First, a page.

I purchased a home from a friend with an oral agreement to pay a monthly sum for x amount of years and the home would be mine. Obligation was fulfilled and now previous owner is suing me, claiming that I never finished paying for the home. These allegations are false, but I have to answer the complaint. It comes down to my word against his and I am not financially able to hire a lawyer. I am currently unemployed. I need to know what defenses I can claim. All payments were made in cash so I have no paper trail, but I do have the deed in my name with no liens attached. This lawsuit was only filed due to a falling out of our friendship and pure malice by the plaintiff who knows I am unable to pay for an attorney. What are my chances of successfully getting this case dismissed?
No, oral contracts to buy real estate aren't enforceable, according to a law called the Statute of Frauds." But if here, you got the deed transferred to you, and you can show bank withdrawals for the cash you paid, you can show evidence of an executed contract that had already been fully performed by both parties. Your friend will have a hard time explaining why he deeded you this property if you hadn't finished paying the agreed purchase price.
PLEASE READ THIS BEFORE YOU COMMENT, EMAIL ME OR PHONE ME. I'm only licensed in CA. This answer doesn't make me your lawyer, and neither do follow-up comments and/or emails and/or phone calls, and you shouldn't expect me to respond to your further questions if you haven't hired me. We need an actual agreement confirmed in writing before any attorney-client relationship is formed. This answer doesn't constitute legal advice, and shouldn't be relied on, since each state has different laws, each situation is fact specific, and it is impossible to evaluate a legal problem without a comprehensive consultation and review of all the facts and documents at issue.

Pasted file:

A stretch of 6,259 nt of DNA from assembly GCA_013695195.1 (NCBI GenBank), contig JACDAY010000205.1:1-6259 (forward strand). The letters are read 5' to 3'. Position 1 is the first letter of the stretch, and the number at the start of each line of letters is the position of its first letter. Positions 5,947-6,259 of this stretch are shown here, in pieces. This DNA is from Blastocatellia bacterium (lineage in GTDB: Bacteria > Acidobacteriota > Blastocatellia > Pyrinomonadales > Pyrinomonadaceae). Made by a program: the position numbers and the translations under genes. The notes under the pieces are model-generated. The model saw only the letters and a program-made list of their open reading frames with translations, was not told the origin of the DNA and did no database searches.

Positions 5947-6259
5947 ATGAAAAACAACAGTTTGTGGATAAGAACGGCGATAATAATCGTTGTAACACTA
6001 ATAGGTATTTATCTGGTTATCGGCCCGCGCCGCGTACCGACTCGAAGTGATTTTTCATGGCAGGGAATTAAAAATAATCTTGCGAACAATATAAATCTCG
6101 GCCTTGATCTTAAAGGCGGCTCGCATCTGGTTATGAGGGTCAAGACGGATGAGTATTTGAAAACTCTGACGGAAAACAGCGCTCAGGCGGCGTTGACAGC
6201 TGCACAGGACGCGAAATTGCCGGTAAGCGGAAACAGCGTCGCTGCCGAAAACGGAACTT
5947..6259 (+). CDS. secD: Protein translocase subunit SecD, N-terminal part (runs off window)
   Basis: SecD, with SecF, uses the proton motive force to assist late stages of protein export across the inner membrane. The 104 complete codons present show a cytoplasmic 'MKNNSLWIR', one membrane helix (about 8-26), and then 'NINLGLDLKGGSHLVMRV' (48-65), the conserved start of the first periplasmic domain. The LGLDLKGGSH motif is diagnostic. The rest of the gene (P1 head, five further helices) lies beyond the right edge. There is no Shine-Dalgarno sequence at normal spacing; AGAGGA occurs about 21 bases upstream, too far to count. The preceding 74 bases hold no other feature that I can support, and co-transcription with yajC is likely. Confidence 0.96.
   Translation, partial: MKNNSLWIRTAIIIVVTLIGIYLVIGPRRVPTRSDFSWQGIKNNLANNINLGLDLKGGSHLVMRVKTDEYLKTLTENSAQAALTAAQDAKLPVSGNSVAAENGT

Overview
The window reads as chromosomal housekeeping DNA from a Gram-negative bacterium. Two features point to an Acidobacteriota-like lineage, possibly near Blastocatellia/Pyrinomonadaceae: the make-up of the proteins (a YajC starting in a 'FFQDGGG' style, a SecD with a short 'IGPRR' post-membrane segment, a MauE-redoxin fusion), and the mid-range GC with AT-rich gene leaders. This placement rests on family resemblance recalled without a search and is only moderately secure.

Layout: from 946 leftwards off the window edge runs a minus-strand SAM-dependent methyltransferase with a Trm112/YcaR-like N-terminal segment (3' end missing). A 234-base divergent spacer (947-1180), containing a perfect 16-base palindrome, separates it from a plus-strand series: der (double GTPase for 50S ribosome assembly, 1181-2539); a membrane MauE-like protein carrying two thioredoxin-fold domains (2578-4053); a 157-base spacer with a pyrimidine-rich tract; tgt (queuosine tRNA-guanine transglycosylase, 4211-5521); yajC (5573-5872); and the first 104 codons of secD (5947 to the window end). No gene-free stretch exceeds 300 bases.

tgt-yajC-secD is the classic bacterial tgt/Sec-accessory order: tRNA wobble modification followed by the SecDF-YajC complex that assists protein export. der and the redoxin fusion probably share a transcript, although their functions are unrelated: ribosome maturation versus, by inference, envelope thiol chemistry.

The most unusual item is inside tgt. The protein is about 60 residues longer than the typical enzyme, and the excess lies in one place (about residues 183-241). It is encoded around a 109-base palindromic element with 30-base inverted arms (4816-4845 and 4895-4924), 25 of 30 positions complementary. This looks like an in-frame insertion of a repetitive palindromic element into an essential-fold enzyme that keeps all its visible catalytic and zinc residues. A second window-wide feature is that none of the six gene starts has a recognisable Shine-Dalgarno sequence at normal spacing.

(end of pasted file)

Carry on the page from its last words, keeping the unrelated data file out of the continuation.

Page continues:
You have a deed, which recites the consideration for the transfer. Therefore, your agreement is not oral. It is in a deed. If the deed was to be given later, and all you had was an oral promise to convey the property, you would likely have no case, especially with the payments being in cash.
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